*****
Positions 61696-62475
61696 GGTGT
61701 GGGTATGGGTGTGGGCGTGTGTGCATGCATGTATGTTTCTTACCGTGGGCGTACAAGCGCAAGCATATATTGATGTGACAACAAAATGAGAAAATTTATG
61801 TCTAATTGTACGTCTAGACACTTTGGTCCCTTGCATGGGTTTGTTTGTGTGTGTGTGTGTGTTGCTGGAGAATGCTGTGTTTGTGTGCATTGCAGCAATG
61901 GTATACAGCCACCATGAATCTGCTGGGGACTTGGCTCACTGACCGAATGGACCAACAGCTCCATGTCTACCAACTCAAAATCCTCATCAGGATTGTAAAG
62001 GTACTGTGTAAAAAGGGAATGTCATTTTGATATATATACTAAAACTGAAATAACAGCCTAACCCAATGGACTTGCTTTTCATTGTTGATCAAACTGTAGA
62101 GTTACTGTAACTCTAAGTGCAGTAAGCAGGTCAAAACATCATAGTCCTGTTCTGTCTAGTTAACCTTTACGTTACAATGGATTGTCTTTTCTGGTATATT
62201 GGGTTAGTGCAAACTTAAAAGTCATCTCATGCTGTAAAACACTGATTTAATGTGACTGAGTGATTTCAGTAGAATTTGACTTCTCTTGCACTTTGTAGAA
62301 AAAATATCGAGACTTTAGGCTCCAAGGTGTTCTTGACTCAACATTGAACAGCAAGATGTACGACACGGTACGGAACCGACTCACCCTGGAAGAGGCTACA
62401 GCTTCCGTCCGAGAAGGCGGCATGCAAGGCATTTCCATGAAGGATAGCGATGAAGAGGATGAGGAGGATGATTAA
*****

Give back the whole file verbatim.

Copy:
Positions 61696-62475
61696 GGTGT
61701 GGGTATGGGTGTGGGCGTGTGTGCATGCATGTATGTTTCTTACCGTGGGCGTACAAGCGCAAGCATATATTGATGTGACAACAAAATGAGAAAATTTATG
61801 TCTAATTGTACGTCTAGACACTTTGGTCCCTTGCATGGGTTTGTTTGTGTGTGTGTGTGTGTTGCTGGAGAATGCTGTGTTTGTGTGCATTGCAGCAATG
61901 GTATACAGCCACCATGAATCTGCTGGGGACTTGGCTCACTGACCGAATGGACCAACAGCTCCATGTCTACCAACTCAAAATCCTCATCAGGATTGTAAAG
62001 GTACTGTGTAAAAAGGGAATGTCATTTTGATATATATACTAAAACTGAAATAACAGCCTAACCCAATGGACTTGCTTTTCATTGTTGATCAAACTGTAGA
62101 GTTACTGTAACTCTAAGTGCAGTAAGCAGGTCAAAACATCATAGTCCTGTTCTGTCTAGTTAACCTTTACGTTACAATGGATTGTCTTTTCTGGTATATT
62201 GGGTTAGTGCAAACTTAAAAGTCATCTCATGCTGTAAAACACTGATTTAATGTGACTGAGTGATTTCAGTAGAATTTGACTTCTCTTGCACTTTGTAGAA
62301 AAAATATCGAGACTTTAGGCTCCAAGGTGTTCTTGACTCAACATTGAACAGCAAGATGTACGACACGGTACGGAACCGACTCACCCTGGAAGAGGCTACA
62401 GCTTCCGTCCGAGAAGGCGGCATGCAAGGCATTTCCATGAAGGATAGCGATGAAGAGGATGAGGAGGATGATTAA